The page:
Steamboat Springs Haydn Fenwick used to be a BMX boy. Now he's a GASGAS 250 EC motorcycle man.
But pretty much all that's changed in this Australian's life is his bike. He's always been fueled by adrenaline.
Motorsports might be to Aussies what baseball is to Americans. Since Fenwick was born, Australians have been among the world's top road racers, but pavement just didn't provide the punch Fenwick wanted. Instead, he played Australian Rules Football.
"No, not rugby," he politely corrects. "In Aussie Rules Football you can throw it forward. Basically whoever has the ball is a marked man. There are no pads. You just go at. If you get cut you go to the blood bin and get stitched up."
The thrill he found filtered from football through to freestyle moguls skiing. In fact, his passion for freestyle initially brought him to the United States in 1989, but he didn't start riding motorcycles until 1996 when he began competing in area Rocky Mountain Enduro competitions.
Unlike the popular motocross races ESPN's X Games has helped popularize, Enduro races are off-road races that force riders to navigate rough terrain and grass tracks while trying to maintain high speeds through the special tests. It isn't a short-loop that spectators can sit in the stands and watch.
Actually, Fenwick said Enduro isn't much of a spectator sport at all, which is unfortunate considering the backdrop it's staged before.
Friday, Fenwick went up to Big Red Park and Farwell Trail 1203 near Hahn's Peak to ride before a crowd of moths, bees and flies and a patch of wildflowers that acknowledged his stunts with a slight bow in the breeze.
Fenwick slowed down through the trees, accelerated through short, straight stretches of track and ramped into water, all while maintaining a smile under his oversized helmet.
"People say it's crazy," he said. "That's why people do it. It's an adrenaline rush. Anytime you have speed and you're flying through trees something's going to break."
Friday it was the tree limbs, evidenced by slits to his racing uniform at the elbows. Some days, it's the limbs on Fenwick.
"Oh yeah," he said. "I've had two knee reconstructive surgeries, I don't have an ACL in my right knee. You don't need it. I've broken an ankle, had a couple concussions and some bumps and bruises. Nothing major."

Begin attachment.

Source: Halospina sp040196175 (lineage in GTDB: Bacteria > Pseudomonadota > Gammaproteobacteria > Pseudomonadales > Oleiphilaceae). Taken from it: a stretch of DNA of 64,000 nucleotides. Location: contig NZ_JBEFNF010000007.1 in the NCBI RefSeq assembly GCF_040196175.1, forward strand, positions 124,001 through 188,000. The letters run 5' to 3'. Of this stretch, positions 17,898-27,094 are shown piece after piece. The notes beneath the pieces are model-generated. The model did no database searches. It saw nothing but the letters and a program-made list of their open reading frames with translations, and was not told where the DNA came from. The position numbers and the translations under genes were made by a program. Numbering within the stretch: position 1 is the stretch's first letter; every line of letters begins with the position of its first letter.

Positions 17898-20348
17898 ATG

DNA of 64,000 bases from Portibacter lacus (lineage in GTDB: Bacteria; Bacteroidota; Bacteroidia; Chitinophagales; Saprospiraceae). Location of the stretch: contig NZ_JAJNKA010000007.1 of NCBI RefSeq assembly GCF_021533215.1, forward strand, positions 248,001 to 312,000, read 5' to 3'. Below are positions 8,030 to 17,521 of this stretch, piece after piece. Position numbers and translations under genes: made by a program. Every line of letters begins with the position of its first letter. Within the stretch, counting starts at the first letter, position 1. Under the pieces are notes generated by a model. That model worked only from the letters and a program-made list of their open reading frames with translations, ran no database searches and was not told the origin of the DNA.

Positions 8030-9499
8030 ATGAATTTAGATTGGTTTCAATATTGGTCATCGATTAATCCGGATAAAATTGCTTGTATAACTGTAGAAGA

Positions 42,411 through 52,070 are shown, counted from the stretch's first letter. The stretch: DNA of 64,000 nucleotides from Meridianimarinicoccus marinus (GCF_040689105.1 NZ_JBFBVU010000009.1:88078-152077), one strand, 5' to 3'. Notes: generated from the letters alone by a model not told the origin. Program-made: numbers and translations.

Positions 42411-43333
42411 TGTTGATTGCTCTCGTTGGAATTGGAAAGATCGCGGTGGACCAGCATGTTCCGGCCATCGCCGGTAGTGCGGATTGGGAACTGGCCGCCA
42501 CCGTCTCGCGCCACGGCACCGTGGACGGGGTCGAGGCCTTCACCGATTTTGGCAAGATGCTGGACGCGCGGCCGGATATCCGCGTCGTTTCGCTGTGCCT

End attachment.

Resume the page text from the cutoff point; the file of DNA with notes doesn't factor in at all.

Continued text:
Major might be something like having to get airlifted off the course by a helicopter or an Enduro riders biggest fear paralysis.
"Sometimes you think about it when you see God in the trees," he said.
But usually there isn't much time to think of anything at all except the course and the speed.
Fenwick is training for his first International Six Days Enduro Tour with festivities held from Sept. 17-29 in the Czech Republic. The top off-road riders in the world will be in the European country seeking bragging rights and "a big ol' trophy."
"It's brutal," Fenwick said. "It's the hardest race in the world. Anything could go wrong."
Fenwick's counting on things to go right, expecting to finish his first-ever world event, which doesn't happen to every rider. Many of the top riders go home distraught because one tiny thing went wrong and bumped them out of the top 10 percent of their class.
But Fenwick also heard another thing about the upcoming Enduro Tour.
"It's the funnest race of the year," he said. "It's like the Olympics of off-road motorcycle racing."
In keeping with form, gold, silver and bronze medals will be awarded to the riders based on their finish within the division. Gold goes to the top 10 percent. Silver is handed to those in the top 20 percent. Those that finish at all get bronze, Fenwick said.
"Realistically, I'd like a silver medal, but if everything goes really well I might get a gold," he said.
The race itself is broken up into six days with 170-mile rides each day. The riders will start every race in Jablonec nad Nisou located just 100 kilometers or 62.5 miles north of Prague in the scenic valley formed by the Nisa River which runs through the Jizera Mountain region.
"Its like Colorado," Fenwick said with a smile.
On those rides, the racers will navigate a marked course. Sporadically, there will be special tests that run three to eight miles long. A rider will approach a beam marking the start line, and accelerate through to the end. The object is to go as fast as possible, posting the top speed.
"That's what wins the race," Fenwick said.
But failing to maintain optimum speeds between test sites could ultimately cost the rider precious time. Either way, after 170 miles, muscles in the arms, legs, hands and rear are bound to be sore.
The bike is liable to be in just as bad a shape or worse. The riders, however, have just 15 minutes following the race to make improvements like changing the oil, air filters and tires before the bike is impounded and locked up for the night. One trick, there is no pit crew helping out.
"It's totally individual," Fenwick said. "You can't blame anyone else if something goes wrong."
The idea is to keep everything fair. The riders even have to use ecological tires designed to keep damage to the road at a minimum considering there are around 600 riders scheduled to compete, Fenwick said.
It's going to cost Fenwick about $10,000 to make the trip to the Czech Republic. He is renting a bike once he arrives largely because of the conveniences it provides. Should he need parts, the rental truck will be on site saving him time. His support staff consists of his wife Karin Koop and his parents and sister.
To help raise funds for his endeavor, Fenwick is hosting a benefit at the Mountain Sport Center from 4-6 p.m. on Friday, Aug. 23. Beverages, food, and prizes will be provided and given away by local sponsors and supporters.
Fenwick isn't sure what will come out of this world competition, but he is certain racing is in his future or at least something else to appease his adrenaline fix.
"We'll see what happens after this one," he said. "I have to have a sport."